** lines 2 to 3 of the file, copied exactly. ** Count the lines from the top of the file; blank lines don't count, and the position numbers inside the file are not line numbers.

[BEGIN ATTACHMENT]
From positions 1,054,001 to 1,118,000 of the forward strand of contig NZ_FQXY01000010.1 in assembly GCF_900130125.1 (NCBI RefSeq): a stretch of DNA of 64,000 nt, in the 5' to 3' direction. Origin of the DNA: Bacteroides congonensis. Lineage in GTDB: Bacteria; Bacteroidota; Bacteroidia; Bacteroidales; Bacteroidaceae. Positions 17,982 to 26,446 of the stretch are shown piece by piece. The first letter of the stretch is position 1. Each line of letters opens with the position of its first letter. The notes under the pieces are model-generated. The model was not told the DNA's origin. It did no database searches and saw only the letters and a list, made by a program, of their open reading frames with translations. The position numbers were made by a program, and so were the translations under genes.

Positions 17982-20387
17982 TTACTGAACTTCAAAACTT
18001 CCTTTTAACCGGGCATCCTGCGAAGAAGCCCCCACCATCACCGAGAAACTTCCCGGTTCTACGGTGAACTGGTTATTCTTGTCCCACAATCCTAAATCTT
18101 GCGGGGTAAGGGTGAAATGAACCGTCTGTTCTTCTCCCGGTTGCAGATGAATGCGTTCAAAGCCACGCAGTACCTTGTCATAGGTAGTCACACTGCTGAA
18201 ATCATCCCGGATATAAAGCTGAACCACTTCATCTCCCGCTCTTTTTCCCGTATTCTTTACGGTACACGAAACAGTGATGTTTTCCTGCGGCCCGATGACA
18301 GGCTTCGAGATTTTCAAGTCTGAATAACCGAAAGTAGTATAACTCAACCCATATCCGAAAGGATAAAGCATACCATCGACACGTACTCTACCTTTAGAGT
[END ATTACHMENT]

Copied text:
Positions 17982-20387
17982 TTACTGAACTTCAAAACTT